The holiday season is well upon us, and I’ve broken out my sweaters. For a man who lives in a sub-tropical climate, I have a lot of sweaters. Most of them were Christmas gifts, and unlike most of the gifts I’ve received over the years, they never seem to wear out. Or at least they don’t wear out to the point that I consider discarding them. Still, having a lot of sweaters is a good thing for a man in my position. Not only do they keep me warm, they serve to hide the weight I gain this time of year as a result of eating the heartier fare that shows up on restaurant menus.
The Midwest is known for hearty fare regardless of the season. It isn’t a style of cooking that we see much of down here, but when Indiana natives Kevin Fruits and Matt Cummings opened Prime Grille (3162 Dauphine St.) in Bywater recently, they decided to cook the food they know and love.
Fruits serves as the chef at the restaurant, and he told me that he and Cummings have been in New Orleans for almost nine years. “We wouldn’t be here if we didn’t love it,” he says, but at the same time, they didn’t want to open another nouveau-Creole eatery. Instead he described his cooking as Midwestern with a New Orleans flair. For example, Fruits is serving a bison rib-eye steak with Creole seasoning and a blue cheese-potato gratin. Their fillet of beef is crusted with coffee and chicory, and the blackened redfish is stuffed with crabmeat that has also been blackened.
Fruits has no formal culinary training, but he credits a former graduate of (and current instructor at) the Culinary Institute of America, Brannon Soileau, as a mentor. Fruits said he learned a great deal from Soileau, with whom he worked at Maize, an American Grill in Lafayette, Ind. Soileau is from Cajun country, and from him Fruits picked up some of the flavors of South Louisiana. Soileau also showed him the value of integrating local flavors into his personal style, which is a lesson well learned.
As I write, Prime Grille is open for lunch and dinner from Tuesday through Saturday, and for brunch on Saturday and Sunday. Call 301-1740 to make sure those hours are up to date or to make a reservation.
New Orleans has a lot of Japanese restaurants, so when a new sushi joint opens it had better have something unique to set it apart from its competitors. Kakkoii Japanese Bistreaux (7537 Maple St.) which opened not long ago, has a couple of things going for it on that end. In addition to the standard options for a Japanese restaurant, you’ll find fish tacos (“taceaux de pascado”) that hearken back to a time when the structure which houses Kakkoii was home to the Mexican restaurant Vera Cruz, and the sweet-glazed baby-back “Monki” ribs would be more familiar in a barbecue joint. There are a couple of Thai dishes on the menu as well, including an interesting version of Pad Thai made with tempura-style fried fish. The restaurant is essentially one large room, with a sushi chef stationed on the back wall and a long bar along the wall running parallel to Hillary Street. The décor is modern, with an aesthetic that looks to graffiti for inspiration, but it’s a comfortable space in the end. If you’re curious, you can call 570-6440 to find out more.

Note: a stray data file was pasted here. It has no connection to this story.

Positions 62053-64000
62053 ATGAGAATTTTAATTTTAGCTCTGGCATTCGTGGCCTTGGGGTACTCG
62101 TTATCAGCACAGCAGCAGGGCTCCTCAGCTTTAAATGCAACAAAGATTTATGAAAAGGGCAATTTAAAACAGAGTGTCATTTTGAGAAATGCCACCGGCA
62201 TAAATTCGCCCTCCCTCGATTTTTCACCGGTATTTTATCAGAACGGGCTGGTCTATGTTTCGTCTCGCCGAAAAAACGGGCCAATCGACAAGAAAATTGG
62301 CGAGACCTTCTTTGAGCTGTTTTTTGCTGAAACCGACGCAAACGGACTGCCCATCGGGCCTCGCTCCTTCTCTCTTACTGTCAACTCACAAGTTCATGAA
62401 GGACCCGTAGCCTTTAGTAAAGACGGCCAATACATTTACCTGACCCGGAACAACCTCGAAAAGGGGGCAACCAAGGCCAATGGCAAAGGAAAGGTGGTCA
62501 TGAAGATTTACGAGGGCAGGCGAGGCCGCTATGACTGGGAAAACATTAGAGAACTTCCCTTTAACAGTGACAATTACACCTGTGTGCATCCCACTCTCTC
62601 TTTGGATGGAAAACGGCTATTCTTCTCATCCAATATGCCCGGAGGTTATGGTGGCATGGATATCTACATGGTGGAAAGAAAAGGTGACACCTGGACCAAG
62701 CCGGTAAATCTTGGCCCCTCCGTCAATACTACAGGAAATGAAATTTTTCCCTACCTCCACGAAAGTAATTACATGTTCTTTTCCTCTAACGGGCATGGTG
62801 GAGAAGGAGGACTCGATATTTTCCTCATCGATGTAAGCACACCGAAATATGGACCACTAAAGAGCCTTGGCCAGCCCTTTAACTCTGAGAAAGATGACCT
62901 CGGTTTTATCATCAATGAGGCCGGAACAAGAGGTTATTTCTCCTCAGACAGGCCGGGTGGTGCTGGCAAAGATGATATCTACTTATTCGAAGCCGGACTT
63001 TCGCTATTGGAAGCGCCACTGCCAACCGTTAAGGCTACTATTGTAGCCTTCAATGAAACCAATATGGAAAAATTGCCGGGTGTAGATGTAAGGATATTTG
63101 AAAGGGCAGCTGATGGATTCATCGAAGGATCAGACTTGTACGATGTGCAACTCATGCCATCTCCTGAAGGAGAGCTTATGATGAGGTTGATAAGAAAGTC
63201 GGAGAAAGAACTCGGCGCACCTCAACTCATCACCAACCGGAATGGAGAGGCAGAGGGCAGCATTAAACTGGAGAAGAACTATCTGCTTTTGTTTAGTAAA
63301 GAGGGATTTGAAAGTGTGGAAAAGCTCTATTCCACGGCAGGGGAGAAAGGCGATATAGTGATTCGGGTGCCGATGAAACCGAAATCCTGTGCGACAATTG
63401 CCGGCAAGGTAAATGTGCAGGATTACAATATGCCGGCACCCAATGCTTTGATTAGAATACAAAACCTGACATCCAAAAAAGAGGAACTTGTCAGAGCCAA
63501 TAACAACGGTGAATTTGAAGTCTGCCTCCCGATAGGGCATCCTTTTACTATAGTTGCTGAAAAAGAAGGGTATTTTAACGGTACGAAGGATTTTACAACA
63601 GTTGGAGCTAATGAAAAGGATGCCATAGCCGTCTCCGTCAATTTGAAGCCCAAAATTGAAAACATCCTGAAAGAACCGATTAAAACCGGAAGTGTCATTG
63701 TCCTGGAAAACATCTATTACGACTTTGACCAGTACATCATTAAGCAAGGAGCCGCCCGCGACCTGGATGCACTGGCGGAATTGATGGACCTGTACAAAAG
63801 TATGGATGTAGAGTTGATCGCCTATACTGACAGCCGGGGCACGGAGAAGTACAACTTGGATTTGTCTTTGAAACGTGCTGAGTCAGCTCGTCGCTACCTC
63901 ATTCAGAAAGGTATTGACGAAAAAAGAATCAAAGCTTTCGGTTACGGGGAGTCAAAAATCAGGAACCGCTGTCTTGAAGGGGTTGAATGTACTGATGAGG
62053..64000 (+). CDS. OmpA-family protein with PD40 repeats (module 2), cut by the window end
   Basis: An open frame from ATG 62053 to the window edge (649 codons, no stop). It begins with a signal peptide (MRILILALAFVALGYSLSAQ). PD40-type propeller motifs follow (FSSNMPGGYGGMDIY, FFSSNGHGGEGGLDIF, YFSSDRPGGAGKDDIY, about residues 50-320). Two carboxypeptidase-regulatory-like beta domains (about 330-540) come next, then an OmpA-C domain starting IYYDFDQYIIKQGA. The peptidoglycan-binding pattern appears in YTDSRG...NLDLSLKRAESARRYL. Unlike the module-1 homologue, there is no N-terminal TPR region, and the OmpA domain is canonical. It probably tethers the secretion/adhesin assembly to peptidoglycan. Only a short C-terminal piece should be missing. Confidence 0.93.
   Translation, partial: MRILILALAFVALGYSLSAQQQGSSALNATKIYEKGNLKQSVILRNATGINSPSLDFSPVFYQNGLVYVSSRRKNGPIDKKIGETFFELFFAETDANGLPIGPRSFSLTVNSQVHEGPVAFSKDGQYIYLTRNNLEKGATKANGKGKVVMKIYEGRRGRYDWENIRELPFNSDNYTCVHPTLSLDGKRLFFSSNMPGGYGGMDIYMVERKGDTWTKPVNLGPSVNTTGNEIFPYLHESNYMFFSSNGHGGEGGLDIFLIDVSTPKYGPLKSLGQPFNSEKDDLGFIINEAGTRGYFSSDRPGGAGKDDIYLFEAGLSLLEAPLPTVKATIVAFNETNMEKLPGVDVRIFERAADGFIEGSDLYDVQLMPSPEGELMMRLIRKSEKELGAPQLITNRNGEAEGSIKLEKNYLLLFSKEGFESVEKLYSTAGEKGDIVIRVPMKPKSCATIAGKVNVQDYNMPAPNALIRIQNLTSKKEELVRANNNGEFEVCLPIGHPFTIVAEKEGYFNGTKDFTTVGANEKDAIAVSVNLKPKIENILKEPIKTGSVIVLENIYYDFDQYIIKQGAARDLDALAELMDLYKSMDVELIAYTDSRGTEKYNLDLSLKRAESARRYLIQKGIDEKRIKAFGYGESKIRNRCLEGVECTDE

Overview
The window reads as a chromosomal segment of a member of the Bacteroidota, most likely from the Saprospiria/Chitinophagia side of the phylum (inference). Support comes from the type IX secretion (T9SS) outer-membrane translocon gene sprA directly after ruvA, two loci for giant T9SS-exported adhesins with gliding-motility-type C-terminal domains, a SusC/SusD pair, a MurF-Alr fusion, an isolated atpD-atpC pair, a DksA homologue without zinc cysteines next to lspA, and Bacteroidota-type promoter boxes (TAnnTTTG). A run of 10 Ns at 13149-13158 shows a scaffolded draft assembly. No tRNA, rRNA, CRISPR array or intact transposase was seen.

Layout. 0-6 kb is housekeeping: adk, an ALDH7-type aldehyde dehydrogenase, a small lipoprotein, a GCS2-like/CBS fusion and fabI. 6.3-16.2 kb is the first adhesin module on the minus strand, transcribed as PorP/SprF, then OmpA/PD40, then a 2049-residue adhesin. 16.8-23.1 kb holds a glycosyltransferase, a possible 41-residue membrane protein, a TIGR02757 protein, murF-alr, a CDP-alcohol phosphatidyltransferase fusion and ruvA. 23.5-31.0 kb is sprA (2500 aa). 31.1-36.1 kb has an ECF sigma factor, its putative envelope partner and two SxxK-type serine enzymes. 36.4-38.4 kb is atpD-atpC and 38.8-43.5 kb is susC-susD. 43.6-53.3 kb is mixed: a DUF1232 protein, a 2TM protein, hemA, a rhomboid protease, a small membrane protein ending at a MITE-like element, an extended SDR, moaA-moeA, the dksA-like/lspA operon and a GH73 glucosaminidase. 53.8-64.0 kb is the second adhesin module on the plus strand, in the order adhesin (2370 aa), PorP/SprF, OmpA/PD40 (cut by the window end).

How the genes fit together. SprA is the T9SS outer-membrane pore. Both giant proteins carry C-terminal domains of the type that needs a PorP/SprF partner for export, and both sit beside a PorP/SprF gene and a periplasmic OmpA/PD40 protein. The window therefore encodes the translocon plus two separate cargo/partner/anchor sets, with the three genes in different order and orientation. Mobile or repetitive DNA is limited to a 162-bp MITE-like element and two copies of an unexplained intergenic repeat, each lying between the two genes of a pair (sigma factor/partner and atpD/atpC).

Emeril’s Delmonico (1300 St. Charles Ave.) has also named a new chef de cuisine. Anthony Scanio has been promoted from within the restaurant, replacing Spencer Minch. Scanio started as a line cook at Delmonico, so this is truly an inside hire. You can call 525-4937 to make a reservation. And if you’re thinking of going to Delmonico, you really should make a reservation. That kind of tip, and my overwhelming personal magnetism, are what got me the job as “Restaurant Insider.”
Chef Jared Tees has replaced Anthony Spizale at Manning’s (519 Fulton St.). Tees was most recently executive chef at Besh Steakhouse, so he didn’t have to travel far when he took the same position at the sports-themed restaurant opened by Archie Manning last year. The sports bar is located near Harrah’s casino, and you can call 593-8118 to find out what’s on tap this week.